The department no longer owns planes but leases them from the Department of Administration, which also maintains them. Two of the planes are equipped with Forward Looking Infrared (FLIR) units that were paid for in part with a Port Security/Homeland Security grant. In Wisconsin, FLIR is used to locate hotspots over fires, find persons of interest during law enforcement activity and find missing people. The imagery can be recorded live and also sent to hand–held receivers on the ground via the onboard downlink system. This allows ground personnel to see what the flight operator is seeing in real time.
DNR’s Aeronautics Team is diverse. These aviation specialists combine their knowledge of department programs and piloting abilities to become the flying counterparts to fire rangers, game wardens and a variety of specialists within the department.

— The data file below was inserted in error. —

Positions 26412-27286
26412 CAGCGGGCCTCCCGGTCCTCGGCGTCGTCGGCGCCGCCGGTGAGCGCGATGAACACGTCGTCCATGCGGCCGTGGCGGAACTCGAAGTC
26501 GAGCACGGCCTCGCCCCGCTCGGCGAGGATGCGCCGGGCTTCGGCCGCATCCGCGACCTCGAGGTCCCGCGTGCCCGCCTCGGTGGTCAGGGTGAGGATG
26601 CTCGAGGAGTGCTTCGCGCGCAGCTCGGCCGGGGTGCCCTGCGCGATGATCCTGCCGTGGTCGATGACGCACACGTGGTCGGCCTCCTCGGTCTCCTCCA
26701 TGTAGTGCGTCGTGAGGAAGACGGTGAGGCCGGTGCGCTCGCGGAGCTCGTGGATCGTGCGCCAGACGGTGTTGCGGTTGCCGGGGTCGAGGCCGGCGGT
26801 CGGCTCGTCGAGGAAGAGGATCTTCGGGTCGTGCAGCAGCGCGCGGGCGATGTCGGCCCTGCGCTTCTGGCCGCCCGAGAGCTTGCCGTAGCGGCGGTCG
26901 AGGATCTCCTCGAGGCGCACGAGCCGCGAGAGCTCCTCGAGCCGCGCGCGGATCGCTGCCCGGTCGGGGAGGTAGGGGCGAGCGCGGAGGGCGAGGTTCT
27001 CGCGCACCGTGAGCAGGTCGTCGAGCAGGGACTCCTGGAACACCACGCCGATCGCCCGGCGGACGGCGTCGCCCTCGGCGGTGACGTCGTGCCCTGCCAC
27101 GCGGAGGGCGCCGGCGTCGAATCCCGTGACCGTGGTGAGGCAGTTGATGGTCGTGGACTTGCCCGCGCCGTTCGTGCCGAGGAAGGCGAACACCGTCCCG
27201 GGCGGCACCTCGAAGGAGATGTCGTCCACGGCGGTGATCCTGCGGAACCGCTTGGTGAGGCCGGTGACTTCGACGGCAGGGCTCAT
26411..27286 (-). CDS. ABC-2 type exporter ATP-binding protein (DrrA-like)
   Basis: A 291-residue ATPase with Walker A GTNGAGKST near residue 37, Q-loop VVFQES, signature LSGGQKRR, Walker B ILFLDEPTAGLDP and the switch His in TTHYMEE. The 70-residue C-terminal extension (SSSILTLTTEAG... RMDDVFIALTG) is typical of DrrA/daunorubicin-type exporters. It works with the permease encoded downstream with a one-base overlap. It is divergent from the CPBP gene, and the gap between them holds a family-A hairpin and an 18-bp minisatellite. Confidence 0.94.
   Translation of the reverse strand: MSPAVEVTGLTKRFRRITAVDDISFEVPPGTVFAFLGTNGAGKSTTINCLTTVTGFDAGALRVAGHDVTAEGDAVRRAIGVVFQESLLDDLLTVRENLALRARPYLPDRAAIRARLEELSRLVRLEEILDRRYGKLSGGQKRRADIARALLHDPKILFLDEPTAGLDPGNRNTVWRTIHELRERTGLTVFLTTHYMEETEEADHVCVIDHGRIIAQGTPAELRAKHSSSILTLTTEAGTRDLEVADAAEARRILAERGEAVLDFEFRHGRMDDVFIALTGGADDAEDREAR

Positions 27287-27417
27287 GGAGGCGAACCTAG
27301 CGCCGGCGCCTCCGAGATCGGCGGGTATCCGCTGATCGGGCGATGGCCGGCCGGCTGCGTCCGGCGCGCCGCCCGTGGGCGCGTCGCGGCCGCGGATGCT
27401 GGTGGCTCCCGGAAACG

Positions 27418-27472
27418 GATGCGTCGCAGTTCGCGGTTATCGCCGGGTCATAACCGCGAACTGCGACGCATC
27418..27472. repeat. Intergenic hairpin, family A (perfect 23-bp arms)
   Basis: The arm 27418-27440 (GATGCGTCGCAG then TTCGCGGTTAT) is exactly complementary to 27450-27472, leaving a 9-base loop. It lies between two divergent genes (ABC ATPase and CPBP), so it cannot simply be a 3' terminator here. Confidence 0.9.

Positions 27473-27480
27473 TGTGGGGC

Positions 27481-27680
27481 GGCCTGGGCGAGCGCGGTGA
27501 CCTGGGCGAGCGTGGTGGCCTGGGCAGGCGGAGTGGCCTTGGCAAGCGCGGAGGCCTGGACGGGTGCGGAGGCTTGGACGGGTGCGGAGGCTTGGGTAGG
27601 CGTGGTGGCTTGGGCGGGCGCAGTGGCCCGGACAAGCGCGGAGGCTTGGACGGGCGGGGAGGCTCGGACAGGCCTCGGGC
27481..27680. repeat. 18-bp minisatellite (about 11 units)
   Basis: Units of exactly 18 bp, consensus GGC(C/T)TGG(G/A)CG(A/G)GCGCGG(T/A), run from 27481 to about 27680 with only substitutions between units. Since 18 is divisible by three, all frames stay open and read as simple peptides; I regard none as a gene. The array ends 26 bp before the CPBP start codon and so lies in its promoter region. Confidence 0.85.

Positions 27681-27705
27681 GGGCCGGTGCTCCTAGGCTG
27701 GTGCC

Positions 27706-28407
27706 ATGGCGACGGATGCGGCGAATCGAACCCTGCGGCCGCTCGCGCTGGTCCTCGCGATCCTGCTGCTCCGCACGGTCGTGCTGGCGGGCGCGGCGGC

Bev Paulan flies out of Eau Claire. She’s been a pilot for 30 years — receiving flying lessons as a graduation present — and has a biology degree. When she isn’t tracking wolves or spying into eagle nests, she is on the ground assisting in the Karner blue butterfly program — performing duties that range from training volunteers to habitat assessment, to simply “chasing butterflies.” She’s also an excellent aerial photographer. Her past piloting experience includes serving as a flight instructor and working with Operation Migration.
“Being a DNR pilot lets me bring my two loves together — wildlife and flying,” she says. “The more data that comes in from our work, the more knowledge is gained.”
Pilot Phil Miller is stationed in Siren and is the DNR’s current longest serving pilot. He joined the DNR team in 1991 and laughs at the fact that he came to the job with a degree in music education. He had planned to teach grade school instrumental and vocal classes until he took flying lessons and was hooked.
After some additional training at an aviation school and earning a mechanics license, he moved to the West Coast to be a flight instructor and charter pilot. That is, until Air Serv International got his attention. For three years he flew relief missions in Mozambique and Kenya for Air Serv, a U.S.–based nonprofit corporation that provides air transportation for humanitarian programs and disaster relief operations worldwide.